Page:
Much of Colemans career has been dedicated to creating ensembles that complement this sound. He has usually avoided instruments with fixed pitch, like the piano, and instead has sought bassists and guitarists who, through special tunings or sheer empathy, can harmoniously balance his timbre and intonation. This search has led him to explore a wider range of contexts than any other jazz composer. He has written for symphony orchestra (most successfully, the 1972 magnum opus Skies of America), woodwind quintet, string quartet, and jazz trios, quartets, and a variety of other chamber-size ensembles. As early as the sixties, he was drawn to the possibilities of electric bands, a line of inquiry that led to his own version of jazz-rock fusion, which he called harmolodic. This neologism, contracted from harmony, movement, and melodic, gives some idea of a music in which harmonies freed from their tonal centers and rhythms freed from regular meters function as an integral, cont
inuously modulating whole.
At Town Hall, a few weeks after his seventy-eighth birthday, and after touring Croatia, Spain, Canada, Hong Kong, Australia, and New Zealand, Coleman introduced his new quartet, made up of long-term alliesTony Falanga on bass, Al MacDowell on bass guitar, and Colemans son Denardo on drums. Coleman has long worked at a reconsideration of the relationship between the front and rear lines of the jazz ensemble. Jazz typically involves soloists improvising over a beat and bass line provided by a rhythm section, but, as jazz developed in the postwar era, rhythm instruments began to play increasingly active, liberated roles. Coleman always demanded greater involvement on the part of his bassists and drummers, even if the over-all shape of his performances remained tied to the idea of a soloist supported by rhythm. However, his preferred instrumentation in recent years, involving drums and two basses, as heard on Sound Grammar, has enabled him to retain the central role of his improvis
ations while increasing the prominence of the other musicians to the point where the ensemble displays the organic unity of a string quartet.
Colemans latest lineup took that idea to a new level. His plaintive alto centered the music, but it never flew beyond the gravity of the ensemble, and the quartet functioned as one. On bass, Falanga brought cello-like purity of sound, a sense of European classicism especially evident in pieces derived from that tradition: Sleep Talking, a piece that Coleman has been developing since 1979, echoes the opening of Stravinskys The Rite of Spring, and Bach begins with the opening of the first cello suite, before reordering itself with a funky backbeat. MacDowells electric bass, with its twangy sound and rhythm-guitar-like sliding chords, suggested at times a harmolodic frisson of contrary keys, realigning the harmonies. His contribution was consistently assertive, and, in the dark meditation of 9/11 (apparently a new piece) and the twelve-bar blues Turnaround, a version of Colemans 1959 classic Turnabout, it became a defining presence. Denardo Coleman, meanwhile, has su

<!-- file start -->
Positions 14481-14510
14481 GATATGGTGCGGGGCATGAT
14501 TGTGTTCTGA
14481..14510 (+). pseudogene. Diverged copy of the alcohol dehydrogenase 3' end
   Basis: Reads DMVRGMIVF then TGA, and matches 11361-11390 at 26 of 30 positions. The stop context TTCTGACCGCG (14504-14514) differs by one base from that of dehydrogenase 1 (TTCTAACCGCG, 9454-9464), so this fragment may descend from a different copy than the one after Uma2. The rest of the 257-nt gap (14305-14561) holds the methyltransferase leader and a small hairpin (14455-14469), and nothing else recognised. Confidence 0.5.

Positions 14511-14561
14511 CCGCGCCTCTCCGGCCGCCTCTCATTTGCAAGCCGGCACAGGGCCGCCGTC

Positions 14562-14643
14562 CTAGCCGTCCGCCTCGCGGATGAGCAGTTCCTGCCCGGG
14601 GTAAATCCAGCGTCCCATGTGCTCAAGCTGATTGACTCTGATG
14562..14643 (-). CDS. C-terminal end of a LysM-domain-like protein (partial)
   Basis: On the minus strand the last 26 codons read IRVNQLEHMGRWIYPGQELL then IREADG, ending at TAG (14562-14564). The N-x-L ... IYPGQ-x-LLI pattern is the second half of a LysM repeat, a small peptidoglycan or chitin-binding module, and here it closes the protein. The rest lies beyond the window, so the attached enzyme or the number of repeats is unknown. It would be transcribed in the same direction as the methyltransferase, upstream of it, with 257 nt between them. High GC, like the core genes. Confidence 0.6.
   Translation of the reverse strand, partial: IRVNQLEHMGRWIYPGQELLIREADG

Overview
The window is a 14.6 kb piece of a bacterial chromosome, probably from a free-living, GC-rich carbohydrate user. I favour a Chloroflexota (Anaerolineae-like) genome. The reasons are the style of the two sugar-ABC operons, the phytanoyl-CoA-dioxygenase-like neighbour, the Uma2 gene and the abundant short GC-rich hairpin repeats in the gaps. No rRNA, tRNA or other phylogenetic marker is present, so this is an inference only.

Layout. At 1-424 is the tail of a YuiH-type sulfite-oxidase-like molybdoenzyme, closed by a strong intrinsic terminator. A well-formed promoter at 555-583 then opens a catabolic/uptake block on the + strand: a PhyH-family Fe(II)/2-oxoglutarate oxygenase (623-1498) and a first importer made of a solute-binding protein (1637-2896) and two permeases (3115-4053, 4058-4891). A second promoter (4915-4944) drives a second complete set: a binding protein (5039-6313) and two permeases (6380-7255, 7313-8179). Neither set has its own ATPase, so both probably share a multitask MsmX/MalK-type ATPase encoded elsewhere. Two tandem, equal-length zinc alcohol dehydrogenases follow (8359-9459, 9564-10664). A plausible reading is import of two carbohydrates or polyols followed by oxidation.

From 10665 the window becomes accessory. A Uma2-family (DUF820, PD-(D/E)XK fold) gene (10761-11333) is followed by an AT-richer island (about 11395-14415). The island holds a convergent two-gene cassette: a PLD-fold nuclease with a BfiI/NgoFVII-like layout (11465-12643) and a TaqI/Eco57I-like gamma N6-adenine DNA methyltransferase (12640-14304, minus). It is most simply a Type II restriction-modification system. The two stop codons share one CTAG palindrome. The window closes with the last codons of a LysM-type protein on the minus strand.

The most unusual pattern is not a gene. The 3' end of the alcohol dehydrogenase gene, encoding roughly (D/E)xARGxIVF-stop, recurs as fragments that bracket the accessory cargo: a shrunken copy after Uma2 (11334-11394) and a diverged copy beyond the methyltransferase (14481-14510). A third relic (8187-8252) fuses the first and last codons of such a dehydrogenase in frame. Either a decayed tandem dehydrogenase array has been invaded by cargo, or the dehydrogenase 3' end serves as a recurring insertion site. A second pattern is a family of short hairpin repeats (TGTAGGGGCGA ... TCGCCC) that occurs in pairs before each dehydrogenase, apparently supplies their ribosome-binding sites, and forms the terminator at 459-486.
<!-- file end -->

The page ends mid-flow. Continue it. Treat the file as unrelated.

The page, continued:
rvived a peculiarly difficult and humiliating apprenticeship, having débuted, at the age of ten, on Colemans 1966 album, The Empty Foxhole. Colemans decision to feature his son in a role previously occupied by some of the finest drummers of the era was interpreted as yet another provocation, and the criticism was deadly. But Denardo continued to develop his skills in public, and somewhere along the way he became an essential member of the group. Now in his fifties, he plays with fierce drive, lacking the intricacy and subtlety of his predecessors but compensating with lightning reflexes that allow him to navigate between backbeats, shuffles, and machine-gun fills.
As for Coleman himself, the Town Hall concert was a reminder that, for all the innovation and the putative gauntlets hurled at musical conventions, the dominant mode of his music is lyrical. Colemans pieces still cross generic borders, but they do so more cheerfully than aggressively, suggesting an oddly universal equation that partakes of classical music, rock, blues, and country melodies. Coleman may, indeed, be the last great melodisttrafficking in the sphere of irresistibly hummable tunes, alternately happy and sad, that strike us in those unprotected areas of naïve pleasure that survive childhood. No better example exists than his standard encore and most celebrated ballad, the 1959 Lonely Woman, performed at Town Hall in a slightly abbreviated arrangement that underscored the deliciously yearning main melody, which haunts the mind long after the final notes have faded, like the memory of a wonderful idea. ♦